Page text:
I'm learning, in the words of Eugene Peterson, that "discipleship is a process of paying more and more attention to God's righteousness and less and less attention to our own." The way many of us think about sanctification is, well, not very sanctified. In fact, it's terribly narcissistic. We spend too much time thinking about how we're doing, if we're growing, whether we're doing it right or not. We spend too much time pondering our spiritual failures and brooding over our spiritual successes. Somewhere along the way we've come to believe that the focus of the Christian faith is the life of the Christian.

Ironically, I've discovered that the more I focus on my need to get better, the worse I actually get—I become neurotic and self-absorbed. Preoccupation with our performance over Christ's performance for us actually hinders spiritual growth because it makes us increasingly self-centered and morbidly introspective—the exact opposite of how the Bible describes what it means to be sanctified. Sanctification is forgetting about yourself. "He must increase but I must decrease" (John 3:30) properly describes the painful sanctification process. "Decreasing" is impossible for the one who keeps thinking about himself. As J. C. Kromsigt said, "The good seed cannot flourish when it is repeatedly dug up for the purpose of examining its growth." Thankfully, the focus of the Bible is not the work of the redeemed but the work of the Redeemer. The gospel frees us from ourselves. It announces that this whole thing is about Jesus and dependent on Jesus. The good news is the declaration of his victory for us, not our "victorious Christian life." The gospel asserts that God's final word over a Christian has already been spoken: "Paid in full."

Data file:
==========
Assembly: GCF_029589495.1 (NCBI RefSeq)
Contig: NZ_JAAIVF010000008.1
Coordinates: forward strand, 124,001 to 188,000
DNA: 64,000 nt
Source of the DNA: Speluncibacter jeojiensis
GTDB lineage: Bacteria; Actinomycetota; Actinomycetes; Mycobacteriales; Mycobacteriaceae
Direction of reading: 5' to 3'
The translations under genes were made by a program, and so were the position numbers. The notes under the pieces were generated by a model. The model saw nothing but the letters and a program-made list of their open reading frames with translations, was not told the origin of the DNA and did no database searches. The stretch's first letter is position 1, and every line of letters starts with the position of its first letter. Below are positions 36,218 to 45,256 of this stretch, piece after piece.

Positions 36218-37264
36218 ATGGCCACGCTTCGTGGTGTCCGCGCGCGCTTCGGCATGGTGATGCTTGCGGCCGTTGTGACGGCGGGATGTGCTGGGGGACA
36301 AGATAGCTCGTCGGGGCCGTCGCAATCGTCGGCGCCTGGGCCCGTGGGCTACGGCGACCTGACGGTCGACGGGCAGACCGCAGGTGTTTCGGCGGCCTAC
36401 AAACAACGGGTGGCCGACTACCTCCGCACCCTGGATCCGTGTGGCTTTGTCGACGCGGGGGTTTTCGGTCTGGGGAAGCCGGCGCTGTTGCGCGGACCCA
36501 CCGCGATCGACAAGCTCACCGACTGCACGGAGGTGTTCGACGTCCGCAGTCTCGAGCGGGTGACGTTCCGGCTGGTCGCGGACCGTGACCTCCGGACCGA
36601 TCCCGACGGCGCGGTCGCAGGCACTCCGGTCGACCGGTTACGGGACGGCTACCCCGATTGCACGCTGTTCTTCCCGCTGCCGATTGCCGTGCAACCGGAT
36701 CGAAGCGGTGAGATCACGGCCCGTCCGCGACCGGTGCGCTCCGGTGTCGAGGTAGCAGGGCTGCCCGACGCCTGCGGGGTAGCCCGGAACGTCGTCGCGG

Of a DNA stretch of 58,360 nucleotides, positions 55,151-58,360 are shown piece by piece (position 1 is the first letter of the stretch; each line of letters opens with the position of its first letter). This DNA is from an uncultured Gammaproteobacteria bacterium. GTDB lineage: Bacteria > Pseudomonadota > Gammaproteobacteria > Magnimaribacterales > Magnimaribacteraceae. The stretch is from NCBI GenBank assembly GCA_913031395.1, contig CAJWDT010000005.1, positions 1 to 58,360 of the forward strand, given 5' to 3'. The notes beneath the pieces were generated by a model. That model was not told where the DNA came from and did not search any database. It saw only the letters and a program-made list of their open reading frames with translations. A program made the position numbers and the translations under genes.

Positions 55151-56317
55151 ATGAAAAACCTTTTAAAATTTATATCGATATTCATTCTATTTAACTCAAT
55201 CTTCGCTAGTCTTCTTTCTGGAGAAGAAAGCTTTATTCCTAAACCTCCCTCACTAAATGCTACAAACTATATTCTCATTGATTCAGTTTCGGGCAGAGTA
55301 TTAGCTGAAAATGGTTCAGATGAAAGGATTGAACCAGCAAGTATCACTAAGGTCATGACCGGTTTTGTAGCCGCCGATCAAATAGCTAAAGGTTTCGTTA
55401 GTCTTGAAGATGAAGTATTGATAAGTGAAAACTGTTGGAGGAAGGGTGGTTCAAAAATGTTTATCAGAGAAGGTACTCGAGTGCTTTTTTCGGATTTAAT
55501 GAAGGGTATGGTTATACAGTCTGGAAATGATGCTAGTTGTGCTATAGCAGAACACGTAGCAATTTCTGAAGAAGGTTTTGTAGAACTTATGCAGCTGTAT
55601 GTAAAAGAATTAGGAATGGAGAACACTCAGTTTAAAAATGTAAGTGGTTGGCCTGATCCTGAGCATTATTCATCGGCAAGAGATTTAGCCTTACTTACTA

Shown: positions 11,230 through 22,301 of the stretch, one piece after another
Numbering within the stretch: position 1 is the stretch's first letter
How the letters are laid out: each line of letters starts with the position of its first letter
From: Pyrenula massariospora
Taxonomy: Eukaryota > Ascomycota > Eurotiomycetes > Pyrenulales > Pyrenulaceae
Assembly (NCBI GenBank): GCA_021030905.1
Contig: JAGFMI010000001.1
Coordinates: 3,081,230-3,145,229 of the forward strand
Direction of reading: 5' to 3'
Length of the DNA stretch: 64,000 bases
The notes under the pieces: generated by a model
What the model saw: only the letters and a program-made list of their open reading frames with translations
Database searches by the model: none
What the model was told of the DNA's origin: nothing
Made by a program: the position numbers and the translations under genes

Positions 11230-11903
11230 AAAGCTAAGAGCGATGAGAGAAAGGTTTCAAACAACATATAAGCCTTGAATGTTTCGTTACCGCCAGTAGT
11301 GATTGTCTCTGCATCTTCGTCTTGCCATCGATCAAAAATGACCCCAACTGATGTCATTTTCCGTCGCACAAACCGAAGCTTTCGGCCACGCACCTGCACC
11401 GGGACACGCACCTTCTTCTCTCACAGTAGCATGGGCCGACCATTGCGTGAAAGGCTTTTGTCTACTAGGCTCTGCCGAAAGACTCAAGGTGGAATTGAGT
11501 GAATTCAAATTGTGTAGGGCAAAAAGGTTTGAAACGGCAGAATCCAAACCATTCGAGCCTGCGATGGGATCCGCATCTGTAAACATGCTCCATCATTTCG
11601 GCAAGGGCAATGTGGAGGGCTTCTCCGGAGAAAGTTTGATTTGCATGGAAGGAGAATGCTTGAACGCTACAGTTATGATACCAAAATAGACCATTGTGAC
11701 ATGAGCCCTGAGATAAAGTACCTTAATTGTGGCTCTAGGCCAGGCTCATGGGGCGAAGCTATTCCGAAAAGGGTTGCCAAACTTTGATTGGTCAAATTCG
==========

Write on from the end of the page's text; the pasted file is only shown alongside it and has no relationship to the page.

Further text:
What are some books you regularly re-read and why?

There are four books I've re-read a few times in the last two years: Living by Grace by William Hordern, The Hammer of God by Bo Giertz, Who Will Deliver Us? by Paul Zahl, and Sanctification by Harold Senkbeil. All four of those books have been extremely helpful to me personally and theologically. They've helped me better understand my sin, God's grace, and the distinction between the law and the gospel. They've guided me through deep and wide pastoral challenges and, I think, made me a better preacher, pastor, and counselor.

What are your favorite fiction books?

I'm not a huge reader of fiction. I consider that to be a weakness in my reading habits, not a strength. I would strongly encourage readers of theology to increase their reading of fiction. When our reading habits become one-dimensional, our thinking becomes one-dimensional. But three fiction books that have profoundly influenced me are Les Miserables by Victor Hugo, The Hammer of God by Bo Giertz, and The Screwtape Letters by C. S. Lewis.

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FW: A Huge Thank You To Our Fans, And Some Exciting News.


Hymnody Resurgent…